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celebrating three hundred years of music by women


(Grateful thanks to Eleanor Alberga for contributing this page; her web site is at www.EleanorAlberga.com)

Eleanor Alberga (b1949)

Alberga was born in Jamaica, came to Britain in 1970 on a scholarship to the RAM, and then settled here. Her music is both informed by her classical training and reflects the diversity of her background, which includes dancing with an authentic African dance company and singing Jamaican folksongs. The press frequently comment on the rich, colouful atmospheres she evokes, and her bright, energetic scoring. Her music has been performed by many leading orchestras, including the London Philharmonic, Royal Philharmonic, LMP and the Bournmouth Sinfonietta. In 1991 Alberga wrote the music for the film Escape from Kampala which was nominated for a BAFTA award.

Her many commissions encompass a wide range of solo and chamber music as well as orchestral works. Mythologies was premièred in June 2000 with Leonard Slatkin conducting. Other recent commissions include three String Quartets for the Maggini and Smith Quartets; Dancing with Shadows for Lontano; and Glinting, Glancing Shards for the Delta Saxophone Quartet. She was invited to participate in the prestigious Composer to Composer Festival in Colorado, USA, and was a featured composer at the Vale of Glamorgan Festival. Her violin concerto was commissioned by the Scottish Chamber Orchestra, and premièred with her husband Thomas Bowes as soloist in November 2001. The Times commented " It is rare, in the etiolated world of contemporary music, for a composer to be called back to the stage three times by an enthusiastic audience after the first performance of a work. But that was the reception accorded Alberga after the première of her new violin concerto." She has recently been awarded a NESTA scholarship to develop and experiment with compositional techniques and ideas. In the next few years she plans further instrumental, vocal and orchestral works, as well as an opera.


Click on this work for more details below:

For further details, scores and parts, email: Eleanor@EleanorAlberga.com

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No-Man's-Land Lullaby. 1996
This work was inspired by a visit to Europe, bringing imagery of the First World War, and men dying uncomforted in a place called no-man's-land. It is in three sections, based entirely on the melody that emerges towards the end.

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The Wild Blue Yonder. 1995. 13mins
There are seven motifs heard within the opening minute of the work. Excepting the last one, they are all developed and set in different relationships to one another throughout the piece. The four sections give a structural sense of 1) an exposition, 2) a development attempted by fusion, 3) a development by disintegration, and finally 4) an acknowledgement of the irreconcilable.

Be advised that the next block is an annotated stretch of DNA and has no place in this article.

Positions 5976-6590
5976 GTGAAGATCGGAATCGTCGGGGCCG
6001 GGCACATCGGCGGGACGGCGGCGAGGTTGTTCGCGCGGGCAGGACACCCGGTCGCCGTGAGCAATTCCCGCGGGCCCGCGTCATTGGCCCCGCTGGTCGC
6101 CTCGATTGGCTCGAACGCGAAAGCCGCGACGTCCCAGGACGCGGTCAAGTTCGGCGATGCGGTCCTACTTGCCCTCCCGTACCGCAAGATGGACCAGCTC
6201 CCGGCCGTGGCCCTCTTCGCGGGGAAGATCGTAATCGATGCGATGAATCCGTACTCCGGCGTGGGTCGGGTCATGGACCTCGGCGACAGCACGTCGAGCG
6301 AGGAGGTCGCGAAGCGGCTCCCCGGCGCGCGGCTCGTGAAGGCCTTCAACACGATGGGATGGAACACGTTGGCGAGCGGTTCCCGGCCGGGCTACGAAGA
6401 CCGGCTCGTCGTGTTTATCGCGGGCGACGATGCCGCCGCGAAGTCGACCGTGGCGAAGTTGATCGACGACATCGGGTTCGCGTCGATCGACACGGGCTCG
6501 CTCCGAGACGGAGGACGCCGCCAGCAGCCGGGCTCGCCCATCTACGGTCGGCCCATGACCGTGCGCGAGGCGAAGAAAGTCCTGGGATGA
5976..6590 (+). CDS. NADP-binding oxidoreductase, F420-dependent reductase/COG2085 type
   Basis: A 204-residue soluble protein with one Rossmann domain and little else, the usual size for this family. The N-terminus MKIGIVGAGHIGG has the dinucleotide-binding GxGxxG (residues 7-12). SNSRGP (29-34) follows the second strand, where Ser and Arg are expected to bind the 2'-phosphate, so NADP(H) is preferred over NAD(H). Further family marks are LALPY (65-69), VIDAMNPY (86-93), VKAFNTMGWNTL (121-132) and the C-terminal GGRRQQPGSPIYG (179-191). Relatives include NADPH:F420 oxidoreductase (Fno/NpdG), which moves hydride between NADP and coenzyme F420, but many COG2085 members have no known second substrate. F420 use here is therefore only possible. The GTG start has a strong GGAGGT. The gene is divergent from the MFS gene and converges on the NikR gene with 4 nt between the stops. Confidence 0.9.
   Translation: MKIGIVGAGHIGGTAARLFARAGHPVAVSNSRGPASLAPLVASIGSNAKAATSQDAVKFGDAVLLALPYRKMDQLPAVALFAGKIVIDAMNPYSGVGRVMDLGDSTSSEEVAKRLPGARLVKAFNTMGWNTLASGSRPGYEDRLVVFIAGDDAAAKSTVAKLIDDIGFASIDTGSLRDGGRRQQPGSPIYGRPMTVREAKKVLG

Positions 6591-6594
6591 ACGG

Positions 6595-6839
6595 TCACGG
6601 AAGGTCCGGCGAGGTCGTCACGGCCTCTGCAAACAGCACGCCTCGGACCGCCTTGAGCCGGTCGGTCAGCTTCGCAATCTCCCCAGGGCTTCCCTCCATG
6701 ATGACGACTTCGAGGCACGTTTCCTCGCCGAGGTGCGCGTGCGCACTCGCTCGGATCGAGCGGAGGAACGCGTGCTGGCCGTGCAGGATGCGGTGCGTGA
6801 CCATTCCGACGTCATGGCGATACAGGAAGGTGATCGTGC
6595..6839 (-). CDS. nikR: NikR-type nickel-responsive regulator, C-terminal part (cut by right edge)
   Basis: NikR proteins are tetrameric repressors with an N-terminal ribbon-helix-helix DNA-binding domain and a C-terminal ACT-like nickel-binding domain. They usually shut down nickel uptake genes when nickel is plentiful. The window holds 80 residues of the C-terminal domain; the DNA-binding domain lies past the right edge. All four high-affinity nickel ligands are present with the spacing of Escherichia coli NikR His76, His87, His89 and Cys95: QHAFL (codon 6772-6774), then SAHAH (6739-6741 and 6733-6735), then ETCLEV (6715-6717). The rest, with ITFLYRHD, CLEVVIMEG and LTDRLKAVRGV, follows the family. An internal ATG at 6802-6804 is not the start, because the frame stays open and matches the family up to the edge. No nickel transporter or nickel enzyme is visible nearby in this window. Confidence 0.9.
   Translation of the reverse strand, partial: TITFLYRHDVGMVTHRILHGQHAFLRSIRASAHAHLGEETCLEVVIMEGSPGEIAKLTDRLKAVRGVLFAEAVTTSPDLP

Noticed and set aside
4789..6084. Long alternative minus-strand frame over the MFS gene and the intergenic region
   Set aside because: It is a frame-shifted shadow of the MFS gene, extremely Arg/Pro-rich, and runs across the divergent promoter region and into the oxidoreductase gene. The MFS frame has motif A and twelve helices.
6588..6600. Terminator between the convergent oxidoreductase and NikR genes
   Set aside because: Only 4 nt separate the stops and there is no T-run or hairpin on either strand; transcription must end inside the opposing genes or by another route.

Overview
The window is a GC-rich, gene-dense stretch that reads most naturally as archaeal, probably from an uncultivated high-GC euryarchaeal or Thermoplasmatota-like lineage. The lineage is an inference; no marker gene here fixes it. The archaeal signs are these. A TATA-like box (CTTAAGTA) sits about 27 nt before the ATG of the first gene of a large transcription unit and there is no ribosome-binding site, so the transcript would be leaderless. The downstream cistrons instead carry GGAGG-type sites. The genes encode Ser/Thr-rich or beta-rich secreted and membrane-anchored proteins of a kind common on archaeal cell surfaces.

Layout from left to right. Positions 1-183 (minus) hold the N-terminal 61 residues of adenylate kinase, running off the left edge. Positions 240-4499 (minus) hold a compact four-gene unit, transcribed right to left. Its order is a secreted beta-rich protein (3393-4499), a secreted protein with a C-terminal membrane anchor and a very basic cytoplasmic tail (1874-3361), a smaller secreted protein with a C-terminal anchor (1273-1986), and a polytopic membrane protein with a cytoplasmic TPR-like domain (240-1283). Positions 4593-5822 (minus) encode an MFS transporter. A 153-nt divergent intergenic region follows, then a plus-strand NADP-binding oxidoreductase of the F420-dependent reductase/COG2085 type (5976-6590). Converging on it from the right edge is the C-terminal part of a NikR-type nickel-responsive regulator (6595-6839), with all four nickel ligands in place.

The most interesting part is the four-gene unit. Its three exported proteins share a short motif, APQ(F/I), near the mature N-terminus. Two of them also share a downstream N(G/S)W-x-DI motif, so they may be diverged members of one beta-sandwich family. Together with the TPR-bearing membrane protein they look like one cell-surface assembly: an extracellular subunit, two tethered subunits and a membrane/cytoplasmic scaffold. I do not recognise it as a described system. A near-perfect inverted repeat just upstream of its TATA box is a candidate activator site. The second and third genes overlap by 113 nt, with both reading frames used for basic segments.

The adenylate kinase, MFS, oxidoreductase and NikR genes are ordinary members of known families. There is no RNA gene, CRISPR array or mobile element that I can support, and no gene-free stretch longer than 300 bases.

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No-Man's-Land Lullaby. 1996
This work was inspired by a visit to Europe, bringing imagery of the First World War, and men dying uncomforted in a place called no-man's-land. It is in three sections, based entirely on the melody that emerges towards the end.

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On a Bat's Back I do Fly. 2000
Includes tuned perc, pno, vn, vc, fl.
The title is taken from Ariel's song from Act Five of Shakespeare's The Tempest. It is a virtuosic work, particularly for the tuned percussion, in which the virtuosity expresses Ariel's fantastic world - bright, yet nocturnal and other worldly.

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String Quartet No 3. 2001
2 vn, va, vc
I: Crotchet = 92. II: Scherzo. III Crotchet = 72. IV: Finale
The theme is of a transformational journey, using the image of a river flowing from its source to its final destination. Strong elements of tonality are mixed with twelve-tone series throughout the piece.

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Dancing with the Shadow. 30 mins
Eleanor Alberga & Diana Ambache after the Quintet's first performance, Wigmore Hall London The original was written for choreographer Sue McLennan, as a 5 section work, starting with a duo, adding an instrument for each new section, up to a sextet. The Suite was adapted from sections, I, IV & V. The title implies conscious acceptance of the darker side of the human psyche to create transformation and unity.

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Piano Quintet. 2003
2 vn, va, vc, pn. 20 mins
The Ambache Chamber Ensemble commissioned this work from Alberga, with funds from London Arts, RVW Trust & the Moody Foundation; it was premièred at London's Wigmore Hall in February 2004. It is in one continuous movement with seven contrasting sections. Starting with slow, ethereal music, it develops momentum through a process of variation and addition. The Times described it as " coloured and stirrred by a lively if skittish imagination." The London Evening Standard said that " its drama and energy generated a fund of memorable musical events."

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